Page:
Fifth Round- Jason Adam (RHP): The high school arm out of Overland Park, Kansas, was a fully-fledged hyped Royals prospect by the end of Spring Training. Baseball America bumped him all the way to #11 on the team's prospect list, most notably. (For a collection of Adam rankings, click here.) Just about everyone else had him in the 20s. He's basically the prototypical "oh my God this guy is awesome" young pitcher who is going to post tremendous minor league numbers at least until AA. For all the Spring Training buzz, Adam's numbers have been good, not great at low-A: 8.2 K/9, 3 BB/9, a fair amount of hits allowed, a non-awesome ERA. The 19 year old may have simply missed his turn to look unhittable as a Chukar.

Sixth Round- Scott Alexander (LHP) : A college pitcher out of Pepperdine/Sonoma State, Alexander had a rough 2010 upon signing. Alexander made 11 starts at Idaho Falls, posting a 5.73 ERA on the back of a generally mediocre profile. From that point on, Alexander really drops out of the internet, to the extent that I'm guessing he must be injured. His extremely anodyne and generic name makes mere web browsing difficult, even when keywords are added it.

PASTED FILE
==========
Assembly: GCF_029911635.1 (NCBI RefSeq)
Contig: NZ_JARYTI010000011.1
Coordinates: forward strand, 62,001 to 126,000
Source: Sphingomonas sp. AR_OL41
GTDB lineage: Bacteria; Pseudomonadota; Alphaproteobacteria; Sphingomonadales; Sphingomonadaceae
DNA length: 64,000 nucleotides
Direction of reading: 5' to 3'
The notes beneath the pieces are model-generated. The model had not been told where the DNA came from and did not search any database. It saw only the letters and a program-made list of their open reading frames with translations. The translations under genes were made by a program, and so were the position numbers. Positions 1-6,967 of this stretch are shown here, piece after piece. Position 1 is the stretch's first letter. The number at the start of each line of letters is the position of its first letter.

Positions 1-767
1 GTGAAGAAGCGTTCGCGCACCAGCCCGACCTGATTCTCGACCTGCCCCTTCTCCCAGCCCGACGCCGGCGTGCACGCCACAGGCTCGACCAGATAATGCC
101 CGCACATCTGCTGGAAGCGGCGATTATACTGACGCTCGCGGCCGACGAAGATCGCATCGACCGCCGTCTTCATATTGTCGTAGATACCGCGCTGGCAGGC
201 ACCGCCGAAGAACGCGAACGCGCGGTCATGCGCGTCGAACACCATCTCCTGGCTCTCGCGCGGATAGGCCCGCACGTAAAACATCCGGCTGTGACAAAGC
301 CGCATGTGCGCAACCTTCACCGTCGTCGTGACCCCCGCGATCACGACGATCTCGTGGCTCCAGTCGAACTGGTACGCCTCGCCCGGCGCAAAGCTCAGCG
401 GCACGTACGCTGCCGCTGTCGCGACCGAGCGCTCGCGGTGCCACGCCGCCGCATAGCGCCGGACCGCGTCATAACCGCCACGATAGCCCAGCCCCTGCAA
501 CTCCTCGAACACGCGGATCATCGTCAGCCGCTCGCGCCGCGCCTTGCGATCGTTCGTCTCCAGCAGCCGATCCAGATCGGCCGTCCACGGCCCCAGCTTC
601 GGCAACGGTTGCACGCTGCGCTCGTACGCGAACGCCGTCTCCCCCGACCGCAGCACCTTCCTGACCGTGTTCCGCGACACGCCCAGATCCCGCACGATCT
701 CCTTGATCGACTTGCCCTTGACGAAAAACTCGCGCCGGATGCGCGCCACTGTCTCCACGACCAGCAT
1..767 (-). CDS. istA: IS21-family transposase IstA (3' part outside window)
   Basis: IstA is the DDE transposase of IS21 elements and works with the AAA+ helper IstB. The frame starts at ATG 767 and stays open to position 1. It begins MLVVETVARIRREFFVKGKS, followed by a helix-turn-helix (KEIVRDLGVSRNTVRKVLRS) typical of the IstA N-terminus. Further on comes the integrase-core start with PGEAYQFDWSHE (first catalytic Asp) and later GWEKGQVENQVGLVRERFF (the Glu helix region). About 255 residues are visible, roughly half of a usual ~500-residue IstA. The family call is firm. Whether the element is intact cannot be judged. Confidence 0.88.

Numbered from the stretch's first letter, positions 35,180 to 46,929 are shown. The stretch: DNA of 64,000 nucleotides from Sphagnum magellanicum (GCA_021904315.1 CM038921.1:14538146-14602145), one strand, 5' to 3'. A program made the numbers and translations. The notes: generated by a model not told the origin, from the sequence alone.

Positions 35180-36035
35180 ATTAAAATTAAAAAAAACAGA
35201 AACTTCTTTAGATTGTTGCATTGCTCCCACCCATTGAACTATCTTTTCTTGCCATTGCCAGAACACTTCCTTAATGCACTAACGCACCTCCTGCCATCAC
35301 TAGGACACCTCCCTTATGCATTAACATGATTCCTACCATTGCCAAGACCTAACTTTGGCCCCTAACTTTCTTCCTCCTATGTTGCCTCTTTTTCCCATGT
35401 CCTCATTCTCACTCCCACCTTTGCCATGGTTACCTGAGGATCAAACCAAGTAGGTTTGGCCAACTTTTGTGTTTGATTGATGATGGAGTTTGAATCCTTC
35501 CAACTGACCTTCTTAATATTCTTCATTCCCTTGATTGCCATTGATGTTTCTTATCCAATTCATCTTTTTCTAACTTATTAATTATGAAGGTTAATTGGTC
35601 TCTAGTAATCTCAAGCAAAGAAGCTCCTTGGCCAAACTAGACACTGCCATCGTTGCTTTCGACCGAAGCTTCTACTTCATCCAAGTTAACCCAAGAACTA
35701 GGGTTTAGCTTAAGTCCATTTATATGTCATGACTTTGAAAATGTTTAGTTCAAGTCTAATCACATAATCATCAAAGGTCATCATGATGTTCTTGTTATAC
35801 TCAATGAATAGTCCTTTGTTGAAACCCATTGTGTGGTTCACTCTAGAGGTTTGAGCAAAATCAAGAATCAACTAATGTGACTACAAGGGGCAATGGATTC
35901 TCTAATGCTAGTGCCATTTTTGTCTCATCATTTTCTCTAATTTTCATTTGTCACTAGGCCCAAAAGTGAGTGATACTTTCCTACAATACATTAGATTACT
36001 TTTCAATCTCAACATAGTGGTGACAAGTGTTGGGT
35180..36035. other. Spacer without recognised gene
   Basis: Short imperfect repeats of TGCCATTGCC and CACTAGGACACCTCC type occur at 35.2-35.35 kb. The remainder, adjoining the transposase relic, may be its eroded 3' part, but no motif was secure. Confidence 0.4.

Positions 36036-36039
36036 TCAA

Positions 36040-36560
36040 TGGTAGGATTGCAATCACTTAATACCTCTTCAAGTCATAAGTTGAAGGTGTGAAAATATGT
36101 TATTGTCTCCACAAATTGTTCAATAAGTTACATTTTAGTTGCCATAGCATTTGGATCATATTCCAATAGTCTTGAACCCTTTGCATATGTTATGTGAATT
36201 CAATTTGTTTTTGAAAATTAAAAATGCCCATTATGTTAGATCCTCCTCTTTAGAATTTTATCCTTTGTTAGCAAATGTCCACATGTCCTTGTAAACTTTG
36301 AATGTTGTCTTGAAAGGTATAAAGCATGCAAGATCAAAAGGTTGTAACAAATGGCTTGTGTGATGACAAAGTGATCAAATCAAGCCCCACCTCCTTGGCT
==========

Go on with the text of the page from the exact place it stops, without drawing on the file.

Seventh Round - Eric Cantrell (RHP): The Royals, seemingly, have developed a weird pipeline of Washington DC area college draft picks in the Dayton Moore era, although that may be simply because these unexpected picks are more noticeable to me, because that is where I live and Moore's George Mason ties. I don't know. Cantrell, a RHP out of George Washington, was one of the highest Colonials ever drafted. Cantrell pitched two innings with the Chukars last season, and like Alexander, hasn't been heard from since. According to Sickels, his stuff is "mediocre."